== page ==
With many states allowing their citizens to vote earlier than normal in the election due to the pandemic, hundreds of thousands of votes were already theoretically en route to be counted through the mail. Aguirre and a few of his friends and associates had set up what he referred to as a “command post” at a hotel in Houston. They had been running surveillance on individuals who they believed to be transporting illegal votes, one of whom was an air conditioning repair man. On October 19, about two weeks before Election Day, Aguirre placed a call to Lt. Wayne Rubio in the Texas Attorney General’s Office and asked him to conduct a traffic stop for the repairman’s truck. When Rubio refused, Aguirre responded that he would take care of the traffic stop himself and “make a citizen’s arrest.” In an interview with police, Aguirre said that he ran the man’s truck off the road, got out of the vehicle, brandished a firearm and forced the repairman to the ground with a knee on his back. Fortunately, no one was hurt in this confrontation, and when law enforcement responded, a search of the truck yielded no evidence of transporting illegal ballots. The truck only contained equipment and parts relevant to the driver’s business. Aguirre was charged with aggravated assault with a deadly weapon. If he is convicted, he could face up to 20 years in prison.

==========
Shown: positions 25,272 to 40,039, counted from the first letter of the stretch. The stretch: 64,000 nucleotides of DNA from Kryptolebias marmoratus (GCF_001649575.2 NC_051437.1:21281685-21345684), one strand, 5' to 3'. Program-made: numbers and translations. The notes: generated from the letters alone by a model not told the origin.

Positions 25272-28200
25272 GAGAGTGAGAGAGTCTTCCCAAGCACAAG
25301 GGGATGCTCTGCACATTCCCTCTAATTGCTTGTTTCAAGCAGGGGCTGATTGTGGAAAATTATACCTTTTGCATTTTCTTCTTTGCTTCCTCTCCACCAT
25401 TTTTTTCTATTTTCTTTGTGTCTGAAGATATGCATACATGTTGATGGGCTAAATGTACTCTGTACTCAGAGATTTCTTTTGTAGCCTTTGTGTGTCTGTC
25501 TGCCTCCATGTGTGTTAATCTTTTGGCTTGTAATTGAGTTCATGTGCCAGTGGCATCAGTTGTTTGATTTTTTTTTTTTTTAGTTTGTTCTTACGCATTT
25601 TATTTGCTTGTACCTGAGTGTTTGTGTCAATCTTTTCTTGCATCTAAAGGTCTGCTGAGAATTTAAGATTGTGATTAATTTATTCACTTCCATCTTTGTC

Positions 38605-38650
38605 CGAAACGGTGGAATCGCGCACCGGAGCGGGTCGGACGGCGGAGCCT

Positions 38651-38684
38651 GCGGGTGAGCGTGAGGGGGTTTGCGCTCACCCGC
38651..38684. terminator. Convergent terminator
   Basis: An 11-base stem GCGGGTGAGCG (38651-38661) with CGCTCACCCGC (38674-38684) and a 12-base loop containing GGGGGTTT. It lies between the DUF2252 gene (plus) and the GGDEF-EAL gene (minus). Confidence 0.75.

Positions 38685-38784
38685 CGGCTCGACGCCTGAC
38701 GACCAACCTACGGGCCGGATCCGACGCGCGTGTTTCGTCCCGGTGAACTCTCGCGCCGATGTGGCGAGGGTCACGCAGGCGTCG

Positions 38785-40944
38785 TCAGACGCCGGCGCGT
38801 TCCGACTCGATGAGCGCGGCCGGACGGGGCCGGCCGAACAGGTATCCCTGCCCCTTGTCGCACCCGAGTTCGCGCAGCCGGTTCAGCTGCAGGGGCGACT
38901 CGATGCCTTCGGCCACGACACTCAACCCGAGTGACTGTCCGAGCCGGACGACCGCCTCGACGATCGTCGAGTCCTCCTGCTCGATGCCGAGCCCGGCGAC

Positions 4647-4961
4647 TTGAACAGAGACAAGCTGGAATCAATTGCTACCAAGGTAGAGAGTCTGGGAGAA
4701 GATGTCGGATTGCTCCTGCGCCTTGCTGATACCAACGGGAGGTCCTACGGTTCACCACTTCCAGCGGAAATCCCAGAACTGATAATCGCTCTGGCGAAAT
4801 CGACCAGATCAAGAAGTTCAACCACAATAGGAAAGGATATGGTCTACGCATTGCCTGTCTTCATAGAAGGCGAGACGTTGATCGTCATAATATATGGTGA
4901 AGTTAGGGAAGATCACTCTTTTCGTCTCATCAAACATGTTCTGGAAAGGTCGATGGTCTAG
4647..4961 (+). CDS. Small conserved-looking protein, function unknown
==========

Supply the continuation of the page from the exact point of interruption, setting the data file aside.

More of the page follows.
While no one was hurt in this incident, it is a perfect reason why taking private investigations into your own hands can be dangerous and ill-advised. If private citizens feel there is a problem that is not being properly investigated, it is recommended they seek the expertise of a licensed private investigator to find answers. They are professionals with the tools and access to get to the bottom of murky situations. Despite their toolchest of experience in law enforcement, former police officers do not have the same resources in retirement as they did on the force. While their expertise could assist in a private investigator’s case, it’s best to leave it to the professionals.
Employee misconduct investigations have spiked during the COVID-19 pandemic in an unprecedented way. The coronavirus restrictions are different in many states, with many businesses still operating most positions in a remote capacity. In correlation with this wave of remote working, there has also been a wave of interest from employers in hiring a private investigator to spy on their employees while they work from home.